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In an attempt to fix a short circuit on a BGA package, I ended up making things worse. The BGA is desoldered with some of the balls left on the BGA, some on the PCB, and some gone entirely. I don't have replacement solder balls or a stencil to replace them. Instead of ordering some, waiting and then reballing by hand, I'm considering pulling off all the balls and soldering the pins directly to the pads (preapply some solder to the pads and then use hot air). I haven't been able to find information about this online, so I assume that means it's not a good idea.

What is the benefit of the solder balls? Do they make soldering easier? Is it possible to solder the pins directly to the pcb pads? Between waiting for new solder balls to manually replace on the package (which I've never done before) and attempting to solder the bga directly to the pcb, which is recommended?

It's worth mentioning that another option is to buy another IC, since it's only $20. But I'd prefer to avoid that if possible.


Edit:

Unfortunately hand soldering without solder balls was more difficult than I expected. I tried this several times and was unsuccessful each time. Although I can't be sure about why it didn't work since I can't check the individual connections, the problem seemed to be that I wasn't able to preapply enough solder to the pads and pins since the metal contact area is so small. The height of the applied solder seemed to be consistent enough, so I don't believe that was the issue.

A possible alternative to get more solder would have been to spread solder paste over the pads. However, it's difficult to control the amount of paste with this method and it sounds like it would be asking for a short.

I think I'm just going to order a replacement IC. If the IC were more expensive, I'd probably try to reball by hand first.

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  • \$\begingroup\$ never balled BGA before, but based on my experience with QFN yeah i think you should wait. chances are high you'd get dry joints doing it the impatient way \$\endgroup\$
    – Ocanath
    Jun 9, 2020 at 3:45
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    \$\begingroup\$ The advantage of solder balls or stencils is the right amount of solder in the right spot. I wouldn't do this by hand or "pin to board" on a BGA, too big of a chance of shorts, cold joints, incomplete soldering, or other. The only way to inspect it is via x-ray or smoke test... \$\endgroup\$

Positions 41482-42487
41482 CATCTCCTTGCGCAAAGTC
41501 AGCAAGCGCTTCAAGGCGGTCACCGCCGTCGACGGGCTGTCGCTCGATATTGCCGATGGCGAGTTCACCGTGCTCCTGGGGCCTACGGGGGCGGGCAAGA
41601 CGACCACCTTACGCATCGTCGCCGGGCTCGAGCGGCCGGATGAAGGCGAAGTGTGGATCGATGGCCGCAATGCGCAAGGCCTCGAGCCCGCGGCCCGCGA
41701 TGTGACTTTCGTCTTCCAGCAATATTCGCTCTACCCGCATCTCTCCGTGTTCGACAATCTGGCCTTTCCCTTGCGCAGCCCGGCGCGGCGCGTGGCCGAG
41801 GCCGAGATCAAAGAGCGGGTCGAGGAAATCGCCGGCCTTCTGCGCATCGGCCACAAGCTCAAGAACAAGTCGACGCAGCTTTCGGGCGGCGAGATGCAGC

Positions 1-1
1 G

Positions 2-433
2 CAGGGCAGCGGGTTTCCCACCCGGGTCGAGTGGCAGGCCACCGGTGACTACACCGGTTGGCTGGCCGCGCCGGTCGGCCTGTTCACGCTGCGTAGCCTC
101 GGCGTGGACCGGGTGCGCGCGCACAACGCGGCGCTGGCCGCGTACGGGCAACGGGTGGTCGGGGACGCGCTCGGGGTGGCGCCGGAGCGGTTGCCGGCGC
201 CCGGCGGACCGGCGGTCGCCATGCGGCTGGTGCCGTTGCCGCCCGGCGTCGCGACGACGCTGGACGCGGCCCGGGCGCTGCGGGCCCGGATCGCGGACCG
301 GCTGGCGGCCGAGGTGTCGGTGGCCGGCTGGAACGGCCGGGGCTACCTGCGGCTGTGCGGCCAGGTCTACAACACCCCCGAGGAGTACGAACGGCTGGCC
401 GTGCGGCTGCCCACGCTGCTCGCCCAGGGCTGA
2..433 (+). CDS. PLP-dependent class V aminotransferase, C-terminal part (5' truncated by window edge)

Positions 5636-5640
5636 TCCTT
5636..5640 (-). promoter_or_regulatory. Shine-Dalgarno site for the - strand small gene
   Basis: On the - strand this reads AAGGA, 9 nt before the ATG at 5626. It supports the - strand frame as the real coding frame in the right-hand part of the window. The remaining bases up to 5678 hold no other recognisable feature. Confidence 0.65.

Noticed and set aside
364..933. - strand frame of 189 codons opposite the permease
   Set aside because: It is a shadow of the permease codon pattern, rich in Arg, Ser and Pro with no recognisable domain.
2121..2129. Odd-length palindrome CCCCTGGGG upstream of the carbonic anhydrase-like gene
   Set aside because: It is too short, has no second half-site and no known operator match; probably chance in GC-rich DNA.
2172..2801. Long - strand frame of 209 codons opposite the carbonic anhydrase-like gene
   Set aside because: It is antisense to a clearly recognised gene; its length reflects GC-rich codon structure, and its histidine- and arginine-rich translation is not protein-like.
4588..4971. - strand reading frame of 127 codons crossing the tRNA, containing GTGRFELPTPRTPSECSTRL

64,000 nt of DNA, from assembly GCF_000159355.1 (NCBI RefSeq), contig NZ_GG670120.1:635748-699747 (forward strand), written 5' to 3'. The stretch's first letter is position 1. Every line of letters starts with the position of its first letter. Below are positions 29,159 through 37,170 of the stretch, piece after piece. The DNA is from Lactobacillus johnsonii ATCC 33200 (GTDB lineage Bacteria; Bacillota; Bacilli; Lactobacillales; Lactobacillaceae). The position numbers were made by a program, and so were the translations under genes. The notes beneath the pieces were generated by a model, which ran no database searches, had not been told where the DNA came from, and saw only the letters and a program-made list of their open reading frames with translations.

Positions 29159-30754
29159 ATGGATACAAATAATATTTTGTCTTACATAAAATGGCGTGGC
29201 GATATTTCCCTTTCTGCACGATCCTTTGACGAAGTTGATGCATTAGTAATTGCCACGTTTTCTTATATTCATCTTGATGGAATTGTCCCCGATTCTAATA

– Ron Beyer
    Jun 9, 2020 at 4:03

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Is it possible to do? Sure anything is possible. There are many examples of people hand soldering bga csp or wlp type packages. Some do it as a repair others do it for debugging. Mostly as dead bug style.

Is it practical? No. Depending on the chip the extra length of wire may cause issues especially with high frequency signals. Since you want to solder the chip back in place on the board, the amount of tinning and solder you add to the board and chip is crucial to ensure no shorts no cracks no uneven heating. You are liable to ruin the chip and board that way.

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Head over to YouTube and watch some videos by Louis Rossmann. Louis repairs Apple Macbook products that Apple won't touch. I see him remove and replace BGA chips all the time.

In his early days, he used to do the whole solder ball thing - he had the stencil to hold the balls in place on the chip, then reflowed them so they would adhere to the BGA chip, then reflow the chip back onto the board. He did this when removing a good chip from a donor machine to put into the machine undergoing repair.

However, he now simply uses lots of flux and creates solder bumps on both the PCB and the BGA chip, then reflows the chip back onto the board.

I have not yet tried this myself but I intend to do so. Louis makes it look easy - I am certain that it is NOT easy but he does it regularly.

As always, practice makes perfect. But being able to watch someone do it goes a really long way to showing you that YOU can do it as well.

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  • \$\begingroup\$ Cool, thanks for the suggestion. That strategy (solder bumps on pcb and bga) is actually what I tried, but hopefully (as you say) seeing it will make it easier to get working. \$\endgroup\$
    – MattHusz
    Jun 10, 2020 at 2:04
  • \$\begingroup\$ You do need a decent hot-air pencil to do this well. \$\endgroup\$ Jun 10, 2020 at 2:24

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